Tuesday, October 17, 2017

New Fires Break Out In California: Homes Evacuated In Santa Cruz Mountains

5 firefighters hurt, homes evacuated as fire rages in Santa Cruz Mountains

As if last week’s Wine Country infernos weren’t enough, a new wildfire broke out Monday night in the Santa Cruz Mountains and quickly spread through dry brush and thick forest, igniting buildings and prompting numerous evacuations around Boulder Creek, fire officials said Tuesday.
Five firefighters were injured and at least four structures were destroyed by daylight Tuesday after a building fire ignited the bone dry hills and sent flames sweeping through trees. 
Another brush fire near Wolfback Ridge above Marin City, broke out Tuesday afternoon, shutting down the southbound lanes of Highway 101 before firefighters could gain control, further frazzling nerves in the Bay Area.
Some 250 firefighters battled the flames in the Santa Cruz Mountains, which broke out about 10:30 p.m. Monday, but the effort to prevent another disaster was hampered by steep, sometimes inaccessible terrain, according to the California Department of Forestry and Fire Protection, also known as Cal Fire.
The fire, dubbed the Bear Fire because it started on Bear Creek Road, sparked up just as thousands of firefighters were getting a handle on blazes burning in the North Bay and throughout Northern California that destroyed thousands of homes and killed 41 people, including a volunteer firefighter, 38-year-old Garrett Paiz of Missouri, who crashed a water truck near a fire line in Napa County on Monday.
The disaster up north was so fresh that many locals in the Santa Cruz Mountains had a hard time believing their own community could now be burning.
“I thought it was a joke at first,” said Hauslley Silva, 39, who, with his two children, had to flee along with residents of about 150 other homes in the Las Cumbres Community, which was being threatened by the advancing flames.
Silva got an evacuation call at 11:45 p.m. on Monday and said he was tempted to ignore it and go to bed, but remembered the horror stories from North Bay survivors who described being woken up by smoke and flames at their doorsteps.
“We’re all on alert,” he said as he and his kids stood outside the evacuation center at the Lakeside Elementary School in Los Gatos. 
Four structures were destroyed by the fire, which had consumed 200 acres in the steep forested mountains southwest of San Jose by Tuesday afternoon. It was 5 percent contained, assistant Cal Fire Chief Rob Sherman said during a news conference near the fire.
Five firefighters were injured and three were hospitalized, including a member of an inmate crew who suffered smoke inhalation, a firefighter who fell at least 30 feet and suffered a broken wrist and facial lacerations and another crew member who had cuts and a sprain, said Sherman.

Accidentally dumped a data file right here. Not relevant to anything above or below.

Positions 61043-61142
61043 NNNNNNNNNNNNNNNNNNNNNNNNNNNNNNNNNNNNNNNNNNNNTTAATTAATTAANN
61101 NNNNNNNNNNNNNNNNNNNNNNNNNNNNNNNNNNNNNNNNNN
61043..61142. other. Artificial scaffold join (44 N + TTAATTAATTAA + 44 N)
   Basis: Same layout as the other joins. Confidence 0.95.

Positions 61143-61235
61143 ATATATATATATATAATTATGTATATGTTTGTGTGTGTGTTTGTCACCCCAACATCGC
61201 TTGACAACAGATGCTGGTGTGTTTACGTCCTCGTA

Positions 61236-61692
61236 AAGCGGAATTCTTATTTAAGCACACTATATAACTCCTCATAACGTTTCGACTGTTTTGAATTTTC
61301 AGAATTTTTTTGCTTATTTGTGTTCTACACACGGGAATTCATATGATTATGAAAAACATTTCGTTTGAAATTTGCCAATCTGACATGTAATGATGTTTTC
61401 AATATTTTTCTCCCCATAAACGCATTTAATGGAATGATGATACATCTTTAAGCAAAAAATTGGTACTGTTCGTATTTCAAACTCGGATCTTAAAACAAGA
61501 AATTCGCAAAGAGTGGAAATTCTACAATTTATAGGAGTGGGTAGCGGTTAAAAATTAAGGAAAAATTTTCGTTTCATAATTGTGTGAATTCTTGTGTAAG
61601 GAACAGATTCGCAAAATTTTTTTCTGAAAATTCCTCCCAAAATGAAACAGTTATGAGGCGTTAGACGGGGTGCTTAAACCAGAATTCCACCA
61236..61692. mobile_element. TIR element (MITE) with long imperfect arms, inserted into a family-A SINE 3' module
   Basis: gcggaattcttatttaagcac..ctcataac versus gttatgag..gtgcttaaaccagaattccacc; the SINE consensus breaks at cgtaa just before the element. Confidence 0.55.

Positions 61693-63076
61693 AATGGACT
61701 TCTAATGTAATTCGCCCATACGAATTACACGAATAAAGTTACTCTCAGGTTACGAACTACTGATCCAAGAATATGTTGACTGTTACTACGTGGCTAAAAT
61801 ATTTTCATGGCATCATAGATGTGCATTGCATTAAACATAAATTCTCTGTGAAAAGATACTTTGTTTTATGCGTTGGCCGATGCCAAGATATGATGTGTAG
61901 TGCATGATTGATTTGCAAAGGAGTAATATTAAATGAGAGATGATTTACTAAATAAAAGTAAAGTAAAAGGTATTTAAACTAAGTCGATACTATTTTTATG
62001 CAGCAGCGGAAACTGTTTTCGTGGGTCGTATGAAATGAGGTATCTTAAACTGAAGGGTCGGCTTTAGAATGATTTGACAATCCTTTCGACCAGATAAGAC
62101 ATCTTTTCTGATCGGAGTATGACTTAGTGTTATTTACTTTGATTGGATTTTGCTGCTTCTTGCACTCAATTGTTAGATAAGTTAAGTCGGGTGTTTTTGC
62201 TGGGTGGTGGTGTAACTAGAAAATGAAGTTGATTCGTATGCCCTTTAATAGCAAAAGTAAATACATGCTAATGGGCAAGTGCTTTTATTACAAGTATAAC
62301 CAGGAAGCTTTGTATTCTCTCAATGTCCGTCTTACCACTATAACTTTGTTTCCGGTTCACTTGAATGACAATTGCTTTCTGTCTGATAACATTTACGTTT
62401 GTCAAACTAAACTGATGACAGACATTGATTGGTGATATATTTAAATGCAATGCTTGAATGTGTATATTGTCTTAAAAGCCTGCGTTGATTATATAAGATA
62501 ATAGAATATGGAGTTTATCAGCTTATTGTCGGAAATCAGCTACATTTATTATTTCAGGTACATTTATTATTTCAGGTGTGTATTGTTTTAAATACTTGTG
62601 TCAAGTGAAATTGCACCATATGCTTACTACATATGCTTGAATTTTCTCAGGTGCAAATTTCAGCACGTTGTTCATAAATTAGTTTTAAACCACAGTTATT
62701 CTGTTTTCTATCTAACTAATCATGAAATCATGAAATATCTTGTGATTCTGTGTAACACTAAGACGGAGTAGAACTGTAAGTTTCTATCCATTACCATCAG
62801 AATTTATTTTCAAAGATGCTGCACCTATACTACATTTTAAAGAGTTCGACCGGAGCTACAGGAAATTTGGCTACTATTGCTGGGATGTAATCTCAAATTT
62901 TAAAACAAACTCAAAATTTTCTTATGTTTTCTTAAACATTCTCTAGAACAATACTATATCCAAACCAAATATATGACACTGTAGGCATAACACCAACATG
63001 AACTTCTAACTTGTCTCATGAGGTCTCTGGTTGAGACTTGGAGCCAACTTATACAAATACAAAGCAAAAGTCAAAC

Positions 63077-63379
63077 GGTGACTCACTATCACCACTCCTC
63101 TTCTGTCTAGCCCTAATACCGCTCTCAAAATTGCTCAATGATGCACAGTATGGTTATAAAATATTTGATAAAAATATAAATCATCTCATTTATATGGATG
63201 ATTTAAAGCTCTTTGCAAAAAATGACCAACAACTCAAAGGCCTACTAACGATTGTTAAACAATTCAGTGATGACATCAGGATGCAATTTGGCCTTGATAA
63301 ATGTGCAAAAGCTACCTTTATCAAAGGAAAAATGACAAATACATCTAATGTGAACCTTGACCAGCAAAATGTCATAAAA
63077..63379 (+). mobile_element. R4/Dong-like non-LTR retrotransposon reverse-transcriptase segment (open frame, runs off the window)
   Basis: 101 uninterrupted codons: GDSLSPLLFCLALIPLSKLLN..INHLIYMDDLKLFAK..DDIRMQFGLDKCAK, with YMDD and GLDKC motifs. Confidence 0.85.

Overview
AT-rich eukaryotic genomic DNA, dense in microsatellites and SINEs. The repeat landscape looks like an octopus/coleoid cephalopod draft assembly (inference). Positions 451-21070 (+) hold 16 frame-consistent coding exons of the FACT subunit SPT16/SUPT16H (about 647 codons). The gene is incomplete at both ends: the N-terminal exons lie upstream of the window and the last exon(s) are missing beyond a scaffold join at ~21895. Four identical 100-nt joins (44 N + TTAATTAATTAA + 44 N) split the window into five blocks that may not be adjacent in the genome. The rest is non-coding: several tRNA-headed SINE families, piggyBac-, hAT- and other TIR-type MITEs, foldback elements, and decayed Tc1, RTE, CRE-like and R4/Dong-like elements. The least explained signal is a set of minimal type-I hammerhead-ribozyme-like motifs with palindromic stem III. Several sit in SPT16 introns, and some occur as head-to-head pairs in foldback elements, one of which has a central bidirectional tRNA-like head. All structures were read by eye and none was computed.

Three others were evaluated but not transported after slipping in steep terrain, he said. Sherman said he wasn’t sure yet whether the four burned structures were homes, sheds, garages or out buildings. 
The hand crews, with help from two air tanker and seven helicopter dropping fire retardant and water, had launched a “direct attack on the fire,” Sherman said. They were being helped by three bulldozers and six water tenders that were shuttling water back and forth between the fire line. 
“We’re starting to make some progress, but access is a big issue for us,” Sherman said. “It’s just steep, steep” terrain “and just hard access trying to get into this thing.”
Sherman said the smoke and steep landscape were making it difficult and potentially dangerous for firefighters. “We don't have winds, so that’s good,” he said. 
Residents along Deer Creek Road, Rons Road, Dons Road, Lost Valley Road, Favre Ridge and Oak Ridge were evacuated to emergency shelters at Lakeside Elementary School and Zayante Fire Station in Felton.

The new blaze cast a pall over fire officials, who were reporting major progress toward controlling the deadly wildfires that have devastated Santa Rosa and terrorized numerous Wine Country towns since Oct. 8.
The 51,512 acre Nuns Fire, straddling Sonoma and Napa counties, raised havoc over the weekend after it merged with four other fires, but firefighters had built a containment line around 53 percent of the burn area Tuesday and officials said it was well on its way toward full containment. 
The 51,064-acre Atlas Fire, which had raged through the Wine Country, was 77 percent contained and the Tubbs Fire, which scorched 36,432 acres during its rampage through Santa Rosa and neighboring communities, was 82 percent contained Tuesday.

No comments: